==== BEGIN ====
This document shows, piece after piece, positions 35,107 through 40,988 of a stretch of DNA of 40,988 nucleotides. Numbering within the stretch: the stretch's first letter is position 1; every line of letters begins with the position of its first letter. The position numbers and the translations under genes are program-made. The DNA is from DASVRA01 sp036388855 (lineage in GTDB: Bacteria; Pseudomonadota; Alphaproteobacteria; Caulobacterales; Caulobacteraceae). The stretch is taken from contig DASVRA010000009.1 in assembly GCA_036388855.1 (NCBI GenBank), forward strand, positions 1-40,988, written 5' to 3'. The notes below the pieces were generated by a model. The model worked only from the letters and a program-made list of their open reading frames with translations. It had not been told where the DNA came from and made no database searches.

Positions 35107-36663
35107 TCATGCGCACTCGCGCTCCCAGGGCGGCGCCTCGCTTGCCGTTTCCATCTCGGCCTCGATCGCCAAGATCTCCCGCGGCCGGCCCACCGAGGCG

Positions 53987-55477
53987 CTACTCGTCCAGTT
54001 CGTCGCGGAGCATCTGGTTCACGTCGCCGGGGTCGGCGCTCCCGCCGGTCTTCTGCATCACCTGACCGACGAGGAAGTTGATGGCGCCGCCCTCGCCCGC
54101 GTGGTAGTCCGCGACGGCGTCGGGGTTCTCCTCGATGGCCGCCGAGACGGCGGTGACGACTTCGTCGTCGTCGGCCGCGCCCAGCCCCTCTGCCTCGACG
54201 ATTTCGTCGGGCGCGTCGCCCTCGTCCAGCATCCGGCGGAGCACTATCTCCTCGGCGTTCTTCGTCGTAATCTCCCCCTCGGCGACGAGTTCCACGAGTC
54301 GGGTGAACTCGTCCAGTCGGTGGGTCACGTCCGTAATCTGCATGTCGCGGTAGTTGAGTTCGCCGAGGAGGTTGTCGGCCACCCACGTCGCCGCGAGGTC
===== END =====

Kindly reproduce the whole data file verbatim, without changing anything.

This document shows, piece after piece, positions 35,107 through 40,988 of a stretch of DNA of 40,988 nucleotides. Numbering within the stretch: the stretch's first letter is position 1; every line of letters begins with the position of its first letter. The position numbers and the translations under genes are program-made. The DNA is from DASVRA01 sp036388855 (lineage in GTDB: Bacteria; Pseudomonadota; Alphaproteobacteria; Caulobacterales; Caulobacteraceae). The stretch is taken from contig DASVRA010000009.1 in assembly GCA_036388855.1 (NCBI GenBank), forward strand, positions 1-40,988, written 5' to 3'. The notes below the pieces were generated by a model. The model worked only from the letters and a program-made list of their open reading frames with translations. It had not been told where the DNA came from and made no database searches.

Positions 35107-36663
35107 TCATGCGCACTCGCGCTCCCAGGGCGGCGCCTCGCTTGCCGTTTCCATCTCGGCCTCGATCGCCAAGATCTCCCGCGGCCGGCCCACCGAGGCG

Positions 53987-55477
53987 CTACTCGTCCAGTT
54001 CGTCGCGGAGCATCTGGTTCACGTCGCCGGGGTCGGCGCTCCCGCCGGTCTTCTGCATCACCTGACCGACGAGGAAGTTGATGGCGCCGCCCTCGCCCGC
54101 GTGGTAGTCCGCGACGGCGTCGGGGTTCTCCTCGATGGCCGCCGAGACGGCGGTGACGACTTCGTCGTCGTCGGCCGCGCCCAGCCCCTCTGCCTCGACG
54201 ATTTCGTCGGGCGCGTCGCCCTCGTCCAGCATCCGGCGGAGCACTATCTCCTCGGCGTTCTTCGTCGTAATCTCCCCCTCGGCGACGAGTTCCACGAGTC
54301 GGGTGAACTCGTCCAGTCGGTGGGTCACGTCCGTAATCTGCATGTCGCGGTAGTTGAGTTCGCCGAGGAGGTTGTCGGCCACCCACGTCGCCGCGAGGTC